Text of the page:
Museums Where You Can Discover the World's 10 Oldest Artifacts

Dig back to the very beginnings with these ancient artifacts from The British Museum, the Chauvet Museum, and more

By Google Arts & Culture

For millennia, humans have been making things, breaking things, and burying them in the ground. And over the past few centuries, archaeologists have been digging them up. Thanks to their work, we can travel the world's museums and marvel at some of the oldest objects ever found.

The Origins of Social Media in the Arabian Peninsula by Liane Al Ghusain, Image 4 (2014) by Liane Al Ghusain, provided by Robert KluijverOriginal Source:

Oldest Complaint Letter - 1750BCE

There's nothing quite like the feeling of a human connection across history, and there's nothing quite like being delivered the wrong grade of copper. At the British Museum you can see a 4000 year old complaint from one ancient Babylonian merchant to another.

It reads: "Tell Ea-Nasir: Nanni sends the following message: When you came, you said to me: "I will give fine quality copper ingots." You left, but you did not do what you promised me. You put ingots which were not good before my messenger…"

The first writing: counting beer for the workers (-3100/-3000)British Museum

Oldest Beer Order - 3100–3000BCE

And in a room nearby, you can find one of the earliest mentions of beer. This clay cuneiform tablet was made around 3100–3000BCE in southern Iraq, known as Mesopotamia, and the text records how much beer was given to workers as part of their daily rations.

Ljubljana Marshes Wheel - Oldest Wooden Wheel with an Axle in the World (2020) by Petar MiloševićSlovenian Tourist Board

Oldest Wheel - 3150BCE

The oldest surviving wheel in the world is now kept in the City Museum Ljubljana, Slovenia, after being discovered in a marsh near the town of Vrhnika. We know it would have belonged to a two-wheeled cart, as it was found complete with its axle.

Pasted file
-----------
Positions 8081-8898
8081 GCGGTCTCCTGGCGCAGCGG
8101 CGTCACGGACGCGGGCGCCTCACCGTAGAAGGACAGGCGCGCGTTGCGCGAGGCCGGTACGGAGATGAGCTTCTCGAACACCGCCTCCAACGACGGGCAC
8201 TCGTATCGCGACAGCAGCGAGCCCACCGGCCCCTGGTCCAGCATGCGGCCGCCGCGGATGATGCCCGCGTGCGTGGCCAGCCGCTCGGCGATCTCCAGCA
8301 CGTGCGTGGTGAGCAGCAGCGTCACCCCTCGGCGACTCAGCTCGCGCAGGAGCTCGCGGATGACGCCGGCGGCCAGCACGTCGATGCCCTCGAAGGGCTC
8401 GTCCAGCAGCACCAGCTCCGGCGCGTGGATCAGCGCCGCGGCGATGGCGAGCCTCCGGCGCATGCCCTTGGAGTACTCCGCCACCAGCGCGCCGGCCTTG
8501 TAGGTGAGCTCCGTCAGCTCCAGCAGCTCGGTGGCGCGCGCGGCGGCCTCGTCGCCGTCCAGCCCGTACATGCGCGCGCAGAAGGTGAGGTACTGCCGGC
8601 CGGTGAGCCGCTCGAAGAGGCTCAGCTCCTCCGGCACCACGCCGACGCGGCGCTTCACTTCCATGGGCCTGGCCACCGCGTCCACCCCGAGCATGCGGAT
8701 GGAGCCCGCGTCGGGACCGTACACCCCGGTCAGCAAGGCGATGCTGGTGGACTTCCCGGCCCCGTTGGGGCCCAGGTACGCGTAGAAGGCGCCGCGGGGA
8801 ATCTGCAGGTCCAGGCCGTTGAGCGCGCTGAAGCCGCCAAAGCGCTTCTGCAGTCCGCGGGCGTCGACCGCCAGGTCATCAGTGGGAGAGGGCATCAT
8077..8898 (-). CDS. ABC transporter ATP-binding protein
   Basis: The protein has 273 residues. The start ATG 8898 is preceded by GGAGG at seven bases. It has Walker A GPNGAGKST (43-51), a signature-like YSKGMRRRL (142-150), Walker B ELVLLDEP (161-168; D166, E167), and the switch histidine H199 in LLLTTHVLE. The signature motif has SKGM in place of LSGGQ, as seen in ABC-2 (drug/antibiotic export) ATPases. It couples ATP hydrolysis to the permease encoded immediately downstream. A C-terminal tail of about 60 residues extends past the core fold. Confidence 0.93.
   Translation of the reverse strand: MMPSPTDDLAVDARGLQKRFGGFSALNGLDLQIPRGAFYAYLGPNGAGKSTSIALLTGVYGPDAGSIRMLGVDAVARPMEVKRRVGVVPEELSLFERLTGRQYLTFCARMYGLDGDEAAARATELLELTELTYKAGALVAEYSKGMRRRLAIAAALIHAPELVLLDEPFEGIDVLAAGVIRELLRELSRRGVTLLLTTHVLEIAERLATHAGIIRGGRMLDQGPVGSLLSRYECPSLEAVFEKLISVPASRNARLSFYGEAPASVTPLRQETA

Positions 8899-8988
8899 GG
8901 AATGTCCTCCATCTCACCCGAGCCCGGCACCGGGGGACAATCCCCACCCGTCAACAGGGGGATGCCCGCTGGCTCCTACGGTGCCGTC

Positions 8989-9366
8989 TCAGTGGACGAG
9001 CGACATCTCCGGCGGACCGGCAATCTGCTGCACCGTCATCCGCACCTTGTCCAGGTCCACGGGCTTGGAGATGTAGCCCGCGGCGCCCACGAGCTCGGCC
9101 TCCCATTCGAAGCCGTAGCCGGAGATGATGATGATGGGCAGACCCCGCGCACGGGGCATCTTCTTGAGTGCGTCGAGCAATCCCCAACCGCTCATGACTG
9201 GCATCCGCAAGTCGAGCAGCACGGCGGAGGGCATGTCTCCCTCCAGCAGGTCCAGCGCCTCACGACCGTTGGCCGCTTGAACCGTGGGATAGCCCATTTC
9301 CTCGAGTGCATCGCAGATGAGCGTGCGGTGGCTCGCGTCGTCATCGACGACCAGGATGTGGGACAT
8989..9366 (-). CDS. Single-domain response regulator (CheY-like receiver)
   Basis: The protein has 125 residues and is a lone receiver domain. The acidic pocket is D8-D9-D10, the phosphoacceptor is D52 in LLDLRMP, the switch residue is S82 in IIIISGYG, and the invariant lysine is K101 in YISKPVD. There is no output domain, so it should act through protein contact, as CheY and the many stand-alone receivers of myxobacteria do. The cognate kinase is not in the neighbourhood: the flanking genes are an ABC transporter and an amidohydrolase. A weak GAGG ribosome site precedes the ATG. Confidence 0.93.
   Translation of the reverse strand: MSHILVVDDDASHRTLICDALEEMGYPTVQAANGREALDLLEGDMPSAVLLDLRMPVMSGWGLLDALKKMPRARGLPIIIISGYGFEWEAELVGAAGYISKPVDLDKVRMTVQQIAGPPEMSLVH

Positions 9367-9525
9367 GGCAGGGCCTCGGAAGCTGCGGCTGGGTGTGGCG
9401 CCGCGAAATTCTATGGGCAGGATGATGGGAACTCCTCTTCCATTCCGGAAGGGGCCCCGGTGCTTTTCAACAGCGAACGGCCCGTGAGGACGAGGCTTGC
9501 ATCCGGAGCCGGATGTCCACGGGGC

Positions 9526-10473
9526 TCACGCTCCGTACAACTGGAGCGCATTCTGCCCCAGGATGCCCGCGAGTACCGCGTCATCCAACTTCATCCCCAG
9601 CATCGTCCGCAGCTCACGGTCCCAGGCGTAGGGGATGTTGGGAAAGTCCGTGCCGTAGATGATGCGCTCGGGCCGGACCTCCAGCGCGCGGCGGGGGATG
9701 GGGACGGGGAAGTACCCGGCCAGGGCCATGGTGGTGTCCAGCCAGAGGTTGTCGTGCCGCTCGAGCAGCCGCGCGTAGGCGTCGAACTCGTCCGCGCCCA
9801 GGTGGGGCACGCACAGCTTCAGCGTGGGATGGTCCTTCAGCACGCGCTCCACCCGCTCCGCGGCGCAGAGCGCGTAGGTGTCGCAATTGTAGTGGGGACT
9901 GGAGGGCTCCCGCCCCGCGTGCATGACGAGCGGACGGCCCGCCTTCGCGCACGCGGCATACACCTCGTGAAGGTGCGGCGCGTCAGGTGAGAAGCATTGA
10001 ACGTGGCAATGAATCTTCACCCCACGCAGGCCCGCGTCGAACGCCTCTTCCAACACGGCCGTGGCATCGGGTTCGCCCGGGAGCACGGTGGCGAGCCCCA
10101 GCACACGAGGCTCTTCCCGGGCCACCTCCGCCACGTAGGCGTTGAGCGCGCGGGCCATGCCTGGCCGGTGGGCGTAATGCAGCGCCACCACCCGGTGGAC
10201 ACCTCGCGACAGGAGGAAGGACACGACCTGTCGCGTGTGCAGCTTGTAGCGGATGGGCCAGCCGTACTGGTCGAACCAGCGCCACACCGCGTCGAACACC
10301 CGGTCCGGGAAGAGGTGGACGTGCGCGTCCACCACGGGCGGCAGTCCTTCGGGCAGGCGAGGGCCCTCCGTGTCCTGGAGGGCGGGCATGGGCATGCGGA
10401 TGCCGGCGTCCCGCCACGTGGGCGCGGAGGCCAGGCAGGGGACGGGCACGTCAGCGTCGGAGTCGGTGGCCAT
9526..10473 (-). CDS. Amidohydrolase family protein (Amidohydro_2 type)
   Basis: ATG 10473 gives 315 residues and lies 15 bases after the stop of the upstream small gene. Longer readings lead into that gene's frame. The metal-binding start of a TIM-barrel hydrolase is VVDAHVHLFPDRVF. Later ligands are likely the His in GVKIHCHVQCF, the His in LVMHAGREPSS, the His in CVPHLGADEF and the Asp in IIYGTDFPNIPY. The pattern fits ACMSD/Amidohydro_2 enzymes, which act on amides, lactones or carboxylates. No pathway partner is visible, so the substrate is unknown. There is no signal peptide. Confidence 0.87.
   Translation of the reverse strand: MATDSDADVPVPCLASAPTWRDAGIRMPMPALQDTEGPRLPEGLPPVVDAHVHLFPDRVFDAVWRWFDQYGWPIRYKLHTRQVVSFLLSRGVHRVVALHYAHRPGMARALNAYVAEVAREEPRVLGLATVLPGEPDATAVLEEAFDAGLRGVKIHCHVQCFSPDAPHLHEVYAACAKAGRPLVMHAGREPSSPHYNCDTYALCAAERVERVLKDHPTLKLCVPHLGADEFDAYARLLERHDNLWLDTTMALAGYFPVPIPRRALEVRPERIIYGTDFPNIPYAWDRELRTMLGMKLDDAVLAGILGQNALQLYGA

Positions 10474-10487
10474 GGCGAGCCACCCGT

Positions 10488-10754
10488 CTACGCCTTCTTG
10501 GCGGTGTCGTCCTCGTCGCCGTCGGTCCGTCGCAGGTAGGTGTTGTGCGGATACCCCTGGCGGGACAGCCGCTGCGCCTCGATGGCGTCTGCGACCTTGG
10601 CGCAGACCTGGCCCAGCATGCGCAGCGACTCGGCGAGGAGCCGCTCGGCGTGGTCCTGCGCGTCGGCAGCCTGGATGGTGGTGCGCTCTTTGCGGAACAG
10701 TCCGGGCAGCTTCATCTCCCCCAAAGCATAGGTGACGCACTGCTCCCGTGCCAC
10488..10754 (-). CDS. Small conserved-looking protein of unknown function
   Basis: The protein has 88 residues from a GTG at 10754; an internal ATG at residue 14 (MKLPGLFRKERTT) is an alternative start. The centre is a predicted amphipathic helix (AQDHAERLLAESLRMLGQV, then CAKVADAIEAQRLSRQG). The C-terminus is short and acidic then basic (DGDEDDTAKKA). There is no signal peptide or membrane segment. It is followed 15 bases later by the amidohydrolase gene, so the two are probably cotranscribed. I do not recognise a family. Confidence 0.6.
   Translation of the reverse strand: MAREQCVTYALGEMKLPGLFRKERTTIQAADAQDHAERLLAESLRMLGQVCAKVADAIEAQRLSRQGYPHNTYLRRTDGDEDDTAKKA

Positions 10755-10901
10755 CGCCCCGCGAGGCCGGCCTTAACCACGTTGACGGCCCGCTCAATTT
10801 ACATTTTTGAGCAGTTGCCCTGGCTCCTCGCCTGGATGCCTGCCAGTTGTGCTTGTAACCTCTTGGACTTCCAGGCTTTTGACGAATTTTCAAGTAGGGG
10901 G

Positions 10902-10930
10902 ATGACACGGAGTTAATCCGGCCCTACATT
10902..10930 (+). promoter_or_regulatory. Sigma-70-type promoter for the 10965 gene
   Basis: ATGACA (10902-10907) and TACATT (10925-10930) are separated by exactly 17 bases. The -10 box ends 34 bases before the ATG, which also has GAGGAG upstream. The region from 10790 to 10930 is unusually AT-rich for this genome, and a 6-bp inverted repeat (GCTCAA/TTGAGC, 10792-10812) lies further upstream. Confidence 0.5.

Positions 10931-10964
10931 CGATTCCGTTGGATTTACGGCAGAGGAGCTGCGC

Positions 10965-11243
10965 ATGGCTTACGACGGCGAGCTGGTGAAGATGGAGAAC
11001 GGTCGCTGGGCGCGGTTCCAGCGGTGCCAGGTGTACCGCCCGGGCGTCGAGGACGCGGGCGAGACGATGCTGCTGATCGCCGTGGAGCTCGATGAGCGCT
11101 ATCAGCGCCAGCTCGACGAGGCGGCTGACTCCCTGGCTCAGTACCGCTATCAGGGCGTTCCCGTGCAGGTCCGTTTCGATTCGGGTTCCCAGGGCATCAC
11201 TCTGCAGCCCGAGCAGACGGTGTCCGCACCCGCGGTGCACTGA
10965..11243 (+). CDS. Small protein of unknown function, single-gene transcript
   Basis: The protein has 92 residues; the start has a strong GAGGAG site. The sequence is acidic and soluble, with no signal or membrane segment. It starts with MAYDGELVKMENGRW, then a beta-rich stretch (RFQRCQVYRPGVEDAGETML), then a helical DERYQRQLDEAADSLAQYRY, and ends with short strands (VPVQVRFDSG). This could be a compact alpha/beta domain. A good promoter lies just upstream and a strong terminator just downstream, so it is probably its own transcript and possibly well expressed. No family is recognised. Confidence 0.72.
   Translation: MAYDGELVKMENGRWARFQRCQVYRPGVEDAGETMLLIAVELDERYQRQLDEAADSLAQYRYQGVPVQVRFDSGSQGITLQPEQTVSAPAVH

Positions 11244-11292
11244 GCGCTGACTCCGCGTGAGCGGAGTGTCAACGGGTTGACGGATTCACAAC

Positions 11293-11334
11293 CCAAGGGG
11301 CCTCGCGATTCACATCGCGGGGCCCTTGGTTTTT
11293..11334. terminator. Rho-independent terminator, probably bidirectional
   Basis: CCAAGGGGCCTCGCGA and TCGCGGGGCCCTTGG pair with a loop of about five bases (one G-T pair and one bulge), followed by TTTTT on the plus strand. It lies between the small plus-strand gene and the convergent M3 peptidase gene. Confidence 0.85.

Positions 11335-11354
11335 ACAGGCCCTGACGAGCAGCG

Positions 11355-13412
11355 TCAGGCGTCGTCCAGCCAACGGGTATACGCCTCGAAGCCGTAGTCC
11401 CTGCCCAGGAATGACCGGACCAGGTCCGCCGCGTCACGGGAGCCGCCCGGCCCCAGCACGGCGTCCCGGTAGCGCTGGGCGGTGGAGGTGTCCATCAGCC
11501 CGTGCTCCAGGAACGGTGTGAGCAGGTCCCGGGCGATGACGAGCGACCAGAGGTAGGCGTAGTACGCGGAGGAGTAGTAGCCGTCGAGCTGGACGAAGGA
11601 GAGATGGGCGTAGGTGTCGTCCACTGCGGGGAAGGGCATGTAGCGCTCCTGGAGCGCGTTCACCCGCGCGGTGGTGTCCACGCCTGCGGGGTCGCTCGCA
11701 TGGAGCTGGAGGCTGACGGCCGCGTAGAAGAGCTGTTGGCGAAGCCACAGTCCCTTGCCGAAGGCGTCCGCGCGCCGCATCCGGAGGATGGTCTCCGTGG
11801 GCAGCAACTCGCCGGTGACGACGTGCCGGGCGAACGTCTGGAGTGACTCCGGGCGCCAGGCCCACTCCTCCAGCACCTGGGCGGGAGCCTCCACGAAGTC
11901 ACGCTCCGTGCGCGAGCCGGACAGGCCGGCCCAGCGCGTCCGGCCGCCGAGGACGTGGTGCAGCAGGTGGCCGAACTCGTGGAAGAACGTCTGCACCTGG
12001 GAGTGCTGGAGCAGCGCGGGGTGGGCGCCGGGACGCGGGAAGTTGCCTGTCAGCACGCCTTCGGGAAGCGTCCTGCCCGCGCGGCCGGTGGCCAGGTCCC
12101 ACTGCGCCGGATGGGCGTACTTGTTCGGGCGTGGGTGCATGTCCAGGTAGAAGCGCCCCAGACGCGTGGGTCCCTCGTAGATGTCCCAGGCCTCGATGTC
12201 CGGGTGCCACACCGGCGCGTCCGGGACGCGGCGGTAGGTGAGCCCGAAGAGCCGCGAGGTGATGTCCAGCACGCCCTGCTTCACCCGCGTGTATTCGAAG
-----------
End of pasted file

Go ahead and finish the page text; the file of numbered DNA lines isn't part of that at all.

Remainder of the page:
Oldest Settlement - 7100–5700BCE

Çatalhöyük is believed to be one of the oldest settlements in human history. It dates to a time before civilisation as we know it: before writing, cities, or even agriculture. There were no temples or palaces. It seems the people here lived in unparalleled social equality.

This modern recreation of one of the Çatalhöyük homes shows how sparse and simple these little dwellings were. Each house had a simple oven, storage space, and bed platform made from clay, and was accessed from the roof by a ladder.

Oldest Bow - 7000BCE

The remains of five bows dating to the Mesolithic era were discovered at Holmegårds Mose, Denmark, and are now held at the National Museum. By modern standards, the designs are simple and ineffective but unbelievably they would have been used to bring down enormous wild aurochs.

Oldest Stone Structure - 10,000–9,000BCE

The curious stone structures of Göbekli Tepe, Turkey, have baffled archaeologists ever since they were uncovered in 1994. At the time, nobody expected to find megalithic monuments dating to a time before the existence of cities. This discovery has rewritten the history books.

Hohle Venus-Fels (Germany) (2015-04-25/2015-04-25) by Musée de Blaubeuren/smergcGrotte Chauvet - UNESCO World Heritage Site

The Oldest Human Figurine - 33,000–28,000BCE

The small German town of Blaubeuren is home to the oldest known human figurine. The enigmatic 'Venus of Hohle Fels' was discovered in 2008 in a cave in nearby Schelklingen, and is dated to between 28,000 and 33,000 years old.

The statue is small, only a few centimetres, and made of mammoth ivory. It depicts an exaggerated female body, with large buttocks, breasts, and prominent genitals. Similar figures are found across central Europe, and are believed to represent a shared matriarchal culture.

Man-Lion (Hohlenstein-Stadel, Germany) by Université d'Ulm/smergcGrotte Chauvet - UNESCO World Heritage Site

Oldest Sculpture - 38,000–33,000BCE

Even older than the Venus of Hohle Fels is this, the so-called Lion-Man of Hohlenstein-Stadel. Interestingly, this was found not far from the Venus, but dates to nearly 5000 years previously, showing that complex cultures have inhabited the area for an unimaginably long time.

Stone hammerNational Museums of Kenya

Oldest Stone Tools - 3,300,000BCE

At 3.3 million years old, tools unearthed at Lomekwi are the oldest stone tools ever discovered - older than humanity itself. The tools were used by an unknown and extinct, but advanced, species of hominin. They're now held at the National Museum of Nairobi.

Oldest Water on Earth - +1,000,000,000BCE

The oldest water on earth was extracted from a borehole 2.4km deep. A billion-year-old sample is now held at Ingenium, part of the Canada Science and Technology Museum. Explore the Museum here.

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